(DOJ Press Release) From around December 2014 until May 2017, Jeremy Richard Lundin claimed to conduct "options trading" through his company Big Island Capital while soliciting over $1 million from at least 51 investors. The raised funds were diverted from options trading and spent on Lundin's and his wife vacations, clothes, vehicles, and boat. Pursuant to his guilty plea to one count each of mail fraud and money laundering in the United States District Court for the District of Minnesota, Lundin was sentenced to 110 months in prison, three years of supervised release, and ordered to pay $969,788.96 in restitution
Daspin Death Star Battles SEC and a Lone ALJ Jedi Knight (BrokeAndBroker.com Blog) Let it be known to all who here read these words that Jedi Knight Bill Singer took a knee in the galactic fight and surrendered. In doing so, Jedi Singer offers a nod of admiration to ALJ Grimes who, despite all reason, battles on as the Force awakens . . . or reawakens . . . or rises from a slumber to take a leak or whatever. I mean, just to be clear, I'm fed up with this whole Daspin saga and pretty much gave up following it in December 2015, which is over two years in Earth time or whatever it is in Star Wars time. Truly, my heart goes out to ALJ Grimes and if it's okay with the SEC, like, you know, I'd like to buy Grimes a few rounds of drinks and have a loooooong off-the-record conversation with him.
Securities Trader Indicted In Scheme That Netted Tens Of Millions Of Dollars In Illicit Profits (DOJ Press Release) Joseph Taub was charged in a 13-count indictment filed in the United States District Court for the District of New Jersey. From 2014 to 2016, Taub and others allegedly conspired to manipulate securities prices of numerous public companies by coordinating trading in dozens of brokerage accounts that they secretly controlled. READ the FULL TEXT Indictment.
Operator Of Bitcoin Investment Platform Charged With Perjury And Obstruction Of Justice / Jon E. Montroll Allegedly Lied Repeatedly to SEC Staff During Testimony to Conceal Substantial Customer Losses Due to a Software Exploit (DOJ Press Release) Jon E. Montroll a/k/a "Ukyo" was named in a Complaint filed in the United States District Court for the Southern District of New York for his alleged giving of false sworn testimony and false documentation to the staff of the New York Regional Office of the Securities Exchange Commission. Montroll purportedly operated the online bitcoin services WeExchange Australia, Pty. Ltd. and BitFunder.com, the former of which allegedly functioned as a bitcoin depository and currency exchange service; and the latter allegedly facilitated the purchase and trading of virtual shares of business entities listed on its platform. In November 2013, Montroll allegedly provided sworn testimony to the SEC's New York Regional Office in connection with their investigation into the Exploit and BitFunder's activities. In his testimony, he denied that there had been a successful hack and assured that a software issue had been immediately corrected.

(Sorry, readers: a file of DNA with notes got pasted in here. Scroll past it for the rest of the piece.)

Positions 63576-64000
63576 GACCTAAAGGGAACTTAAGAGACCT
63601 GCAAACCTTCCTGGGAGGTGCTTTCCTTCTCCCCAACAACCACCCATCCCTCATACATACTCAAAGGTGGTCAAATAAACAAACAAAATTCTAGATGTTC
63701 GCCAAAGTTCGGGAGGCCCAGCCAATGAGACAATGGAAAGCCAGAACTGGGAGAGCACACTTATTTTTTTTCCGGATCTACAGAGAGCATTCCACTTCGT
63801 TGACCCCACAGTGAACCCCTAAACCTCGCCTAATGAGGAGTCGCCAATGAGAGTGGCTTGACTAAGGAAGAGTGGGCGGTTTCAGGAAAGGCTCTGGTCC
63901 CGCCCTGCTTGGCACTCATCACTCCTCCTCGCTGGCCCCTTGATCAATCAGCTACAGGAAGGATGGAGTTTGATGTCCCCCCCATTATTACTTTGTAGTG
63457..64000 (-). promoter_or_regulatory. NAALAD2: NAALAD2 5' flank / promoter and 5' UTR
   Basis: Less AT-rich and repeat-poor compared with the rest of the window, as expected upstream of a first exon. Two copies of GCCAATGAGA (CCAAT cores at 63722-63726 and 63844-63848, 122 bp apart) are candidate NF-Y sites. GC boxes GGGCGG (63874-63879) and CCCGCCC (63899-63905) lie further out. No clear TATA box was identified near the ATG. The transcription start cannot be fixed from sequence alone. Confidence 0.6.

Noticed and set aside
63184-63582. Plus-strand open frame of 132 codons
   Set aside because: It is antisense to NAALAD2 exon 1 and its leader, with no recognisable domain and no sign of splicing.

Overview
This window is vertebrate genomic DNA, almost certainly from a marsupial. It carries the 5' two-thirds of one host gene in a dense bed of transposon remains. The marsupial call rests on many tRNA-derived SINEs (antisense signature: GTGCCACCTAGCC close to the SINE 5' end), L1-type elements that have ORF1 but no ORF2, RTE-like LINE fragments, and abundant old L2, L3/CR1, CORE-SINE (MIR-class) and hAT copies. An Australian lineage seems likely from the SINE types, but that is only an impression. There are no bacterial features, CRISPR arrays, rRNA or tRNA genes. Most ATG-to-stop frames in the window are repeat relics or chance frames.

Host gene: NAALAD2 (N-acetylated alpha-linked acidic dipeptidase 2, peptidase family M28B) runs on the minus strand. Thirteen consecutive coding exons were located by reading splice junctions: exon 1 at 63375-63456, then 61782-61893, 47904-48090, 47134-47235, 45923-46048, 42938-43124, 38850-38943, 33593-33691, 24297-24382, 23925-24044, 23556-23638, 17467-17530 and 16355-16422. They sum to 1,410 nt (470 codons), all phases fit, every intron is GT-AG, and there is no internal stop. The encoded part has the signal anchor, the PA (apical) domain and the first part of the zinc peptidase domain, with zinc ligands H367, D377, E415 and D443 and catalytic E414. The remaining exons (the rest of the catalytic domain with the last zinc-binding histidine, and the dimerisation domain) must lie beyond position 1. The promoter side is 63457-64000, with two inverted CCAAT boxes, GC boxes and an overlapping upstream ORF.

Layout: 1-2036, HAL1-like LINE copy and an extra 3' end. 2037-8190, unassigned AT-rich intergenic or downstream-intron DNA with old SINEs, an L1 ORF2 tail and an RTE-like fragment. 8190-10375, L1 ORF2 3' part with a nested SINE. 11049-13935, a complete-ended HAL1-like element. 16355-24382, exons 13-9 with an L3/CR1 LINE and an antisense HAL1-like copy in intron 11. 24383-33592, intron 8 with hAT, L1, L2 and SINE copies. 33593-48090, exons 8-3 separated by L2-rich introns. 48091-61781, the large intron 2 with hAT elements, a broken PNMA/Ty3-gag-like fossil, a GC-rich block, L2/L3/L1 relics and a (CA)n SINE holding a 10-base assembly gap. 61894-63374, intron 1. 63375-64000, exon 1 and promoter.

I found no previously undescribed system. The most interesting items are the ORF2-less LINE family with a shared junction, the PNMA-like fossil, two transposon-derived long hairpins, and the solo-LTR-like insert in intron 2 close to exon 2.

Securities and Exchange Commission Statement and Guidance on Public Company Cybersecurity Disclosures (SEC Release Nos. 33-10459; 34-82746) The SEC published its interpretive guidance to assist public companies in preparing disclosures about cybersecurity risks and incidents. READ the FULL TEXT SEC GUIDANCE.
Supreme Court Narrows Definition of Whistleblower Digital Realty Trust, Inc. v. Somers (Opinion, United States Supreme Court, No. 16-1276 / February 21, 2018) Real Estate Investment Trust Digital Realty Trust, Inc. employed Paul Somers as a Vice President from 2010 to 2014. Somers alleged that shortly after he reported suspected securities-laws violations by the company to its senior management, he was terminated. Somers did not report his suspicions to the Securities and Exchange Commission and did not file an administrative complaint within 180 days after his termination. Somer filed a federal lawsuit in the United States District Court for the Northern District of California alleging, inter alia, a claim of whistleblower retaliation under Dodd-Frank. Digital Realty moved to dismiss that claim, arguing that Somers did not meet the statutory definition of a "whistleblower." The District Court denied the motion in part upon its finding that Somers was not required to have reported his concerns to the Securities and Exchange Commission in order to be deemed a Dodd-Frank "whistleblower." A divided United States Court of Appeals for the Ninth Circuit affirmed. On appeal to the United States Supreme Court, the "Question Presented" was whether the anti-retaliation provision for ''whistleblowers" in the Dodd-Frank Wall Street Reform and Consumer Protection Act of 2010 extends to individuals who have not reported alleged misconduct to the Securities and Exchange Commission and thus fall outside the Act's definition of a ''whistleblower." Read the Transcript of the Oral Argument. Listen to the Oral. Read Full TEXT Supreme Court Opinion.